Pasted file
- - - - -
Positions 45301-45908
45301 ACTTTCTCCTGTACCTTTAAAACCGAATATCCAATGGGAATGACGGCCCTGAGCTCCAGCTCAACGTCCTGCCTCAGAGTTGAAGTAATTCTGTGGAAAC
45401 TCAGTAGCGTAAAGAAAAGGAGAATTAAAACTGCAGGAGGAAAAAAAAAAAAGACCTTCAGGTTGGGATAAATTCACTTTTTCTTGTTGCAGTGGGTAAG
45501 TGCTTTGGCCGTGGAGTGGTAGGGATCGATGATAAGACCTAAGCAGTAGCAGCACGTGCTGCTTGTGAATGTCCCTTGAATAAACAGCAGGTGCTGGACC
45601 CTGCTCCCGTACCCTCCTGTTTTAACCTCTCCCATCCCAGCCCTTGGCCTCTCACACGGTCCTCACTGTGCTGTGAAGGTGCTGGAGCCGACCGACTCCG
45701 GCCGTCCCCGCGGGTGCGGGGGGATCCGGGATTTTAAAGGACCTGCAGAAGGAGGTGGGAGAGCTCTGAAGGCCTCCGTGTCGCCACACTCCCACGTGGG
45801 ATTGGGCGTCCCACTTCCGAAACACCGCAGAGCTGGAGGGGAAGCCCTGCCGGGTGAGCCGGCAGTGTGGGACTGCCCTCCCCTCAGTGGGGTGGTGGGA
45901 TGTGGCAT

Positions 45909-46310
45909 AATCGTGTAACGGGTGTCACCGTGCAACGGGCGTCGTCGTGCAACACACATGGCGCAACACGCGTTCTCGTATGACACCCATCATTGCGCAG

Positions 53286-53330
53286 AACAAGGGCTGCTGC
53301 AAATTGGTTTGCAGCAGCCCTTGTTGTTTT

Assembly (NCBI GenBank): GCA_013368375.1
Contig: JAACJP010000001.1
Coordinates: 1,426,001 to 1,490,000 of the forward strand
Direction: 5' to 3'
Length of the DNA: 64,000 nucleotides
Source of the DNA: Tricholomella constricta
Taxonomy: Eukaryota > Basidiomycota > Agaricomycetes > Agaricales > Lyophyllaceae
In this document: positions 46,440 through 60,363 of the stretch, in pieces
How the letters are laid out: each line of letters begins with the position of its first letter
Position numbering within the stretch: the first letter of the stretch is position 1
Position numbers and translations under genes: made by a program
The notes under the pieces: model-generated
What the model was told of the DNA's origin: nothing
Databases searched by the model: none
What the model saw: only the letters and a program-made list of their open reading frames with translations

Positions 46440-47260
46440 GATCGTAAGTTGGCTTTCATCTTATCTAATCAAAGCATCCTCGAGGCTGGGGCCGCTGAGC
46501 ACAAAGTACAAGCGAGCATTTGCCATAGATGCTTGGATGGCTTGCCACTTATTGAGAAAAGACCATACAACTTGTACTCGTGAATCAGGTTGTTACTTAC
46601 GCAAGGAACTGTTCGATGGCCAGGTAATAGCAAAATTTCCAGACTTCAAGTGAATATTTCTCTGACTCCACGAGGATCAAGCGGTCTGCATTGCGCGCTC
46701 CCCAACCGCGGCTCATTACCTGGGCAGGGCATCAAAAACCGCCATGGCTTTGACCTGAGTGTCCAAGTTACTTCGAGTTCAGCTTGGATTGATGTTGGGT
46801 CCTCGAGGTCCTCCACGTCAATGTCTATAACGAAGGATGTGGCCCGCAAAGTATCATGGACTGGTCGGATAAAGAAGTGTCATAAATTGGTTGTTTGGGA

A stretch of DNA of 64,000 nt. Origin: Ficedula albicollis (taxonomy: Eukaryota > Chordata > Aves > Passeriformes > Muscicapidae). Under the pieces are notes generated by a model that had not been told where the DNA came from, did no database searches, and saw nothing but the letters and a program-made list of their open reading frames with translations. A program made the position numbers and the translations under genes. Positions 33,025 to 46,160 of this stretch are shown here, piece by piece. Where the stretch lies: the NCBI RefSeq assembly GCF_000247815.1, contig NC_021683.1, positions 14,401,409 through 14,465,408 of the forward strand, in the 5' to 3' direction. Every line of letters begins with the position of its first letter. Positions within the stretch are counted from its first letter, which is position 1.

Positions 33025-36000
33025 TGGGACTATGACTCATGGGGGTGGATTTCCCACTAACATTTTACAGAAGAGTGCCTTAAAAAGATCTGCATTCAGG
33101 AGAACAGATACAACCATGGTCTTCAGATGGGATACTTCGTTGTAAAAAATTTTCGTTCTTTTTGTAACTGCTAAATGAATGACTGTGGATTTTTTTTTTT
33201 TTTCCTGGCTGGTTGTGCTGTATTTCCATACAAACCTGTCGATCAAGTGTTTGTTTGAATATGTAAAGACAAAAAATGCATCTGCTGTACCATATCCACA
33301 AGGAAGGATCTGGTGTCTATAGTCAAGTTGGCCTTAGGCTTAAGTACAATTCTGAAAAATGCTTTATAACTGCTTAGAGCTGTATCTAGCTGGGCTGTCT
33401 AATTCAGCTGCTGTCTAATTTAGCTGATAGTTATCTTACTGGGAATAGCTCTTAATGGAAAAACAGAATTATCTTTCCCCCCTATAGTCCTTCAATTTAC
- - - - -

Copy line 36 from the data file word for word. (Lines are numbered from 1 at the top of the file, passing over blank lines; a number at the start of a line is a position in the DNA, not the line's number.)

Positions 33025-36000